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Apollo

One Step At A Time

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Just wanted to share my woohoo/a-ha moment from this weekend! A bit long. I still need to actually hook-turn and work on getting my head more down and outboard. But for now, I'm psyched about the progress made.

 

I started doing trackdays again this year, after years away from bikes for grad school and work. This time around, I went with a Ninja 300 instead of another 600. (Side note: it is ridiculous that used 600s are the same price now as they were 6 years ago). The differences in bike design, especially the low footpeg position, have highlighted my issues with body position. I found myself dragging my toes before touching down my knees. The fear of touching down my toes and potentially pegs before getting my knee down was a huge hindrance for me.

 

In August, I repeated level 3 and did level 4 at VIR. I also convinced a friend to join me for his first time on track. Gerry, Ash, Jon, Dylan, and Cobie had to put up with my constant questions about body position for two days. In particular, Jon and Dylan spent a bit of time working with me on my interfacing with the bike. From review with the coaches, I was trying too hard to hang off. This resulted in poor contact with the tank and my rotating around the tank. By hanging off less and not getting rotated around the tank, I could still get my knee to the same position, if not better. Then, I adjusted my inside foot position after talking with Dylan so that my foot is in line with the bike instead of sticking out at a 45 angle. At the time, I felt like my body position was improving, but I still didn't trust my positioning. Cobie also got me to change up my riding fairly significantly with switching to index/middle braking instead of middle/ring, as well as going clutchless. Needless to say, I felt like a duck out of water with all these changes and had some missteps while reaching for the shift after prepositioning. Still, I made huge gains in smoothing out my rider inputs.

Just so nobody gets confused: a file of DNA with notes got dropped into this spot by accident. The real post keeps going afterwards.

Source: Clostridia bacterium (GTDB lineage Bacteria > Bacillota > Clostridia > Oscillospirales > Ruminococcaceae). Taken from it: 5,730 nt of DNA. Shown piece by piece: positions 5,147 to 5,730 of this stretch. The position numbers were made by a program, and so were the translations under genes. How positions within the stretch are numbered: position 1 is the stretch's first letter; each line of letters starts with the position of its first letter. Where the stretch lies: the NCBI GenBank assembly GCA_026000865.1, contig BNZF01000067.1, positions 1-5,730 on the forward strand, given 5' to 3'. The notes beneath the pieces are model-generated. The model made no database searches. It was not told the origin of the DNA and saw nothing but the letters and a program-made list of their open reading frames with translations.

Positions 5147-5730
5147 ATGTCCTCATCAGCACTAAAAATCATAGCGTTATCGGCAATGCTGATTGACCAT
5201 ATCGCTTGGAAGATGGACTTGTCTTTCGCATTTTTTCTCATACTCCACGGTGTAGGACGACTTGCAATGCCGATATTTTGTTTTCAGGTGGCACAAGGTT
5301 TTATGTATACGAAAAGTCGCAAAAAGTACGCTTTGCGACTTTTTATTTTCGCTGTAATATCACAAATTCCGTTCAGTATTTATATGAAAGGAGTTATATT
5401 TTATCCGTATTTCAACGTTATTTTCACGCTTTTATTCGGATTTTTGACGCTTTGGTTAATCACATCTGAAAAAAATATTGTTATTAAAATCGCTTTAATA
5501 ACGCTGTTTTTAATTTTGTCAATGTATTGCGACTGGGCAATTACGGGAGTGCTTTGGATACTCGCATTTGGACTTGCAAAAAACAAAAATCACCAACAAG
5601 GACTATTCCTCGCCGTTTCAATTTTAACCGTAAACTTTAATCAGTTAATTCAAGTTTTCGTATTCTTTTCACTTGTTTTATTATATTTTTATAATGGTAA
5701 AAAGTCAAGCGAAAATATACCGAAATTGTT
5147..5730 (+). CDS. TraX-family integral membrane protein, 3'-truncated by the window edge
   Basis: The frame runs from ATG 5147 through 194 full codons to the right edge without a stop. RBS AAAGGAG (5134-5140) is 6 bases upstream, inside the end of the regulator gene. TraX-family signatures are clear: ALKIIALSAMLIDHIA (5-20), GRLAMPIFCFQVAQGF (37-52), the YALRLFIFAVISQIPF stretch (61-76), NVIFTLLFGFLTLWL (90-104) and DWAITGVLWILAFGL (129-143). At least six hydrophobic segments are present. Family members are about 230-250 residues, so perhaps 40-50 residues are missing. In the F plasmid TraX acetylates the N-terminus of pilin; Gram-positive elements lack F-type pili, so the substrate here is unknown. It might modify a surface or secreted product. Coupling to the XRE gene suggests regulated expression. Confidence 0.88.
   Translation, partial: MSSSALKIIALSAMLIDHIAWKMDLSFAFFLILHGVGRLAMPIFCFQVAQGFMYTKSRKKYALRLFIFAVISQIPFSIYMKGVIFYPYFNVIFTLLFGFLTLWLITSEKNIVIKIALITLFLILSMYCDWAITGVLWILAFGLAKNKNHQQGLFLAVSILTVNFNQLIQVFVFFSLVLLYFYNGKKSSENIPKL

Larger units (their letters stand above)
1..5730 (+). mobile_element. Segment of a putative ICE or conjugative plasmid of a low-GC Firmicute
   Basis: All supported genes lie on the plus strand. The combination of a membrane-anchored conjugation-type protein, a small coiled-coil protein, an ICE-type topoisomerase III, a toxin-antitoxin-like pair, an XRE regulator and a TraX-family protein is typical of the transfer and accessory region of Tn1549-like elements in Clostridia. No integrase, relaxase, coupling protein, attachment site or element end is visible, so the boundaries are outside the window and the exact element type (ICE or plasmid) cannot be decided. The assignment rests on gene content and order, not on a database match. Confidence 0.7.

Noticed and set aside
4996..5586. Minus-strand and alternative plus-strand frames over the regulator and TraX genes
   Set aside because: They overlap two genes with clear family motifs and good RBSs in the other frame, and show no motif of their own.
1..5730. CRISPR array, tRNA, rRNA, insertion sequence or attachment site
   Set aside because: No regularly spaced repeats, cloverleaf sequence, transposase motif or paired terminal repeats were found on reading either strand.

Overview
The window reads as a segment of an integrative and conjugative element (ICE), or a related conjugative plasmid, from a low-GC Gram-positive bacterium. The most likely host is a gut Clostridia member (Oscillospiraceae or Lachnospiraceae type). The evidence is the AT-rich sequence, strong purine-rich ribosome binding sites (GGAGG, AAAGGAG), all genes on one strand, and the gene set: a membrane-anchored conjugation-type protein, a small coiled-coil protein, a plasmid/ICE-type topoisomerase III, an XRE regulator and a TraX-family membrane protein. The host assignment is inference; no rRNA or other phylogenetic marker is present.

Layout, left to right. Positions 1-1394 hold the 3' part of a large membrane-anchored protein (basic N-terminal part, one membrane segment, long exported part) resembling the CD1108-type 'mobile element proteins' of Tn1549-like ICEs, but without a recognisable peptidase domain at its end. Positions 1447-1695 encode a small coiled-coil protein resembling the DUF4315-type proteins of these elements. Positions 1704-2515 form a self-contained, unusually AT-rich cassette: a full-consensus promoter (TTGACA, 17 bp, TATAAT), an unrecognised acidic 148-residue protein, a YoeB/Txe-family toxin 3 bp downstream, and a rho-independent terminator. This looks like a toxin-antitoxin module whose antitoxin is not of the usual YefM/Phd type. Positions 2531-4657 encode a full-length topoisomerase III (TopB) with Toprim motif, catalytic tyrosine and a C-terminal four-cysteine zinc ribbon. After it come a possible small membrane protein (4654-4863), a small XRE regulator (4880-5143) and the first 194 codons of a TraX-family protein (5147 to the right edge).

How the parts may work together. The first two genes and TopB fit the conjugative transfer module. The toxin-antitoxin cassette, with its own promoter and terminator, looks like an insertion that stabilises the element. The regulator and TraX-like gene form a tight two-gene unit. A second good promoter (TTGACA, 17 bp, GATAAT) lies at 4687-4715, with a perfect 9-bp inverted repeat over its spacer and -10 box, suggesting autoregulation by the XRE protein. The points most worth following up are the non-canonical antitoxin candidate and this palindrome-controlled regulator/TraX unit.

After CSS, I did two days at Pitt Race where I was able to get more comfortable with prepositioning. The flowing back section of the track also helped build up my confidence, and I was finally able to confidently get my knee down without worrying about my toes!

 

Still, the best was yet to come with this past weekend at NCBike with EvolveGT. The long constant radius turns proved to be the perfect practice grounds for playing with my body position. The prepositioning, the right-hander clutchless downshifts, and the knee position just all clicked. It was two perfect days of riding. The changes to my riding position completely revamped my riding style. I was confident in using my knee as a lean angle gauge, and didn't have to worry at all about dragging my feet or pegs.

 

Separately, I also loved the WVLS level 4 drill, and have left the stars on my helmet for the past 4 trackdays. I don't even think I want to remove them. They're a nice reminder to not get tunnel vision, and have actually helped with looking through the corner instead of focusing on the rider in front.

 

Photo from this weekend to end:

 

DSC_0458resize.jpg

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Cool photo there!. Congrats on the progress. ;) I did Level 1 & 2 in Aug and looking forward to 3 & 4 soon. My BP before CSS wasn't horrible but man it's so true, they helped tweak a few things with my BP that it's made a tremendous positive difference with my riding skills.

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Cool photo there!. Congrats on the progress. ;) I did Level 1 & 2 in Aug and looking forward to 3 & 4 soon. My BP before CSS wasn't horrible but man it's so true, they helped tweak a few things with my BP that it's made a tremendous positive difference with my riding skills.

Noice! You'll love L3 and L4. I felt like L1-L3 were great and really informative, but then L4 took it to a whole new level. It was like moving from high school to college.

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